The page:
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EXTRACTS FROM THE MINUTES OF THE TRUSTEES.
The compiler has examined the Minutes of the Trustees for the Establishment of the Colony of Georgia, and made the following extracts :
PALACE COURT, OLD PALACE YARD,
WESTMINSTER, July 20, 1732. The LORD VISCOUNT PERCIVAL, being met by THOMAS TOWER, JAMES VERNON GEORGE HEATHCOTE, JAMES OGLETHORPE, ROBERT HUcks, WM. BELITHA, ROBERT MORE, Esqrs., ARTHUR BEAFORD, SAMUEL SMITH, Clerks, Capt. THOMAS CORAM, and ADAM ANDERSON, Gent., in pursuance to the following summons, issued by his lordship to them, and all other the trustees for establishing the Colony of Georgia in America, viz:
Sir,--His Majesty having been graciously pleased by his charter bearing date 9th June, 1732, to appoint you to be one of the Common Council, and one of the trustees for establishing the colony of Georgia, in America, and by same charter I am enjoined to cause summons to be issued to the several trustees therein particularly named, to meet at such time and place as I shall appoint, to consilt about and transact the business of the said corporation. In obedience to the injunction of the charter, I therefore summon you to meet the rest of the trustees, at their office in Palace Court, old PALACE YARD, at four of the Clock, in the afternoon on the 20 July, 1732, to transact the business of the said corporation,
His Lordship produced the following certificate:
July 7, 1732.-_These are to certify, that the right Hon. the Lord Viscount Percival, of the kingdom of Ireland, came this day before me, and took the following oath, as President of the trustees, for establishing the colony of Georgia, in America :
I do swear that I will, well and truly, execute the office of President of the trustees for establishing the colony of Georgia, in America, to the best of my skill and knowledge. So help me God.
In witness whereof, I have hereunto set my hand.
His Lordship then proceeded to administer the said oath, the word President being only changed for that of Common Councilman, to Thomas Tower, James Vernon, George Heathcote, James Oglethorpe, Robert Hucks, Wm. Belitha, and Robert More, Esqs., being common councilmen of the said corporation.
Letters were produced to the trustees, from divers noblemen and gentlemen, and also from the corporation of Liverpool, testifying their desire to forward this design, and to accept of commissions for collecting benefactions for that purpose.
Ordered: That the thanks of the trustees be returned, and that Commissions for the said persons be prepared, in pursuance to their desire.
Wm. Purry, the Leader, and Wm. Binmong, the Minister, and others, the elders of the Swiss Congregation, intending to build a town to be called by the name of Purrisburg, on the northern side of the Savannah river, in South Carolina, came and thanked the trustees for the protection they had already afforded them, and to desire that a good correspondence and friendship might be maintained between them, and such colonies as the said trustees should settle, in the Province of Georgia.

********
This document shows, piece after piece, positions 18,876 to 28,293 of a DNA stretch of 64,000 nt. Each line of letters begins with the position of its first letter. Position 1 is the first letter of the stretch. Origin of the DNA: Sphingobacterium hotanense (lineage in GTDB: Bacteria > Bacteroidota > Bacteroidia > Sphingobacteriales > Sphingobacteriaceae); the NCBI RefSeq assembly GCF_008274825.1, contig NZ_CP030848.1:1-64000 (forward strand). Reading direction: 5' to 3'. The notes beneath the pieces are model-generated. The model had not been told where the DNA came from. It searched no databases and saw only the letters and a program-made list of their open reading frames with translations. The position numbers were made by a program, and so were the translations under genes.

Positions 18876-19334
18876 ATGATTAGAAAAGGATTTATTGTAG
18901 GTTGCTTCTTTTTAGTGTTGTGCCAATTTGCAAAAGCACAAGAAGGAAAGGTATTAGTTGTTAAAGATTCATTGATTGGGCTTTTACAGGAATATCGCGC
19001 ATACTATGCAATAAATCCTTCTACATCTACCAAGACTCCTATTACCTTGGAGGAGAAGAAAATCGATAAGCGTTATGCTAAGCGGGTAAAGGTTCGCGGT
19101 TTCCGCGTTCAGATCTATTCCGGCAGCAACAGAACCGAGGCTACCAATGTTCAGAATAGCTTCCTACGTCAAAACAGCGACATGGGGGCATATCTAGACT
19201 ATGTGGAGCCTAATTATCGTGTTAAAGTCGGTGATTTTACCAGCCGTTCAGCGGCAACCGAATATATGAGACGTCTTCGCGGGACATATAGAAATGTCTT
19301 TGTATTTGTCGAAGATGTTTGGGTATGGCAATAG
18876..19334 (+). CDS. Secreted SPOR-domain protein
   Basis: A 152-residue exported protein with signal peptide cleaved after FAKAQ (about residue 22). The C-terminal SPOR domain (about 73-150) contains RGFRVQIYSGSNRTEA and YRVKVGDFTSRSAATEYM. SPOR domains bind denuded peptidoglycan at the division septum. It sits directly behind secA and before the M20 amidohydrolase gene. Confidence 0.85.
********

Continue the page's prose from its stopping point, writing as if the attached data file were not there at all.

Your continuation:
The trustees gave them thirteen guineas, for the relief of the sick, ard childbearing women in their passage, being the private benefaction of Mr. George Heathcote, and Mr. Belitha, for that purpose.
His Lordship being President, this first meeting adjourned to Thursday, July 27, 1732,
July 27:-At this meeting a book of by-laws was ordered, and the Charter to be wrote in the beginning of it. Mr. Vernon reported that the petition of the trustees had been received by his Majesty, and a proposal was drawn up to transport a number of the Saltzburghers exiles.
August 3, 1732.-Gen. Oglethorpe reported the names of many persons desirous of encouraging the colony.
Aug. 10, 1732.-Committee, viz: Oglethorpe, Heathcote, Tower, More, Hucks, Laroche and Vernon, to propose laws for the regulation of the Colony.
August 31, 1732..-Jacob Winckler, Theobald Keiffer, Ludwig Roel, and other German Swiss, being laborers and vine dressers, attended and received from Lord Carpenter and Mr. Oglethorpe three guineas towards furnishing them with tools; they, with their families, being the first Germans that are to establish the town of Purrisburgh.
September 21, 1732._Received a receipt from the bank for £252, benefaction from the Bank of England.
November, 2, 1732.-Seal fixed to a grant for erecting a Court of Judicature in Savannah.
November 8, 1732.—Benefactions acknowledged. Dr. Henry Herbert offered to go to Georgia, without any assistance, to perform all religious services. ---Accepted.
Nov. 16, 1732.-On board the frigate Ann, Capt. Thomas, mustered the passengers on board; and computed the freight of them to 91 heads.
Nov. 23, 1732.-Read copies of letters from Horatio Walpole, Esq., to his deputies; from the Duke of Newcastle, to the Governors of South Carolina, Virginia, Maryland, Pennsylvania, New-York, New-England, Barbadoes, &c., for their assistance to Mr. Oglethorpe, on his voyage. A common seal to be affixed to a power of attorney, to James Oglethorpe, to appoint such commander or other officer or officers, as he may think proper, to train and exercise the militia in Georgia.
Dec. 14, 1732.- Names of persons to be sent to Georgia, to be printed in one of the public papers, once a fortnight, before their embarkation,
Dec. 21, 1732.--Mr. Quincy attended, with a recommendation to go over as a missionary to Georgia.
Jan. 10, 1732–3.-Mr. Abercrombie, Attorney-General of South Carolina, deliv. ered in claims of people in South Carolina, to lands said to be run out by them on the south side of the Savannah River. He is informed that trustees were disposed to act justly to all persons, but that this affair could not receive immediate attention.
Jan. 17, 1732-3.-A letter to be wrote to Sir Thomas Lambe, desiring his opinion of raising silk in Georgia.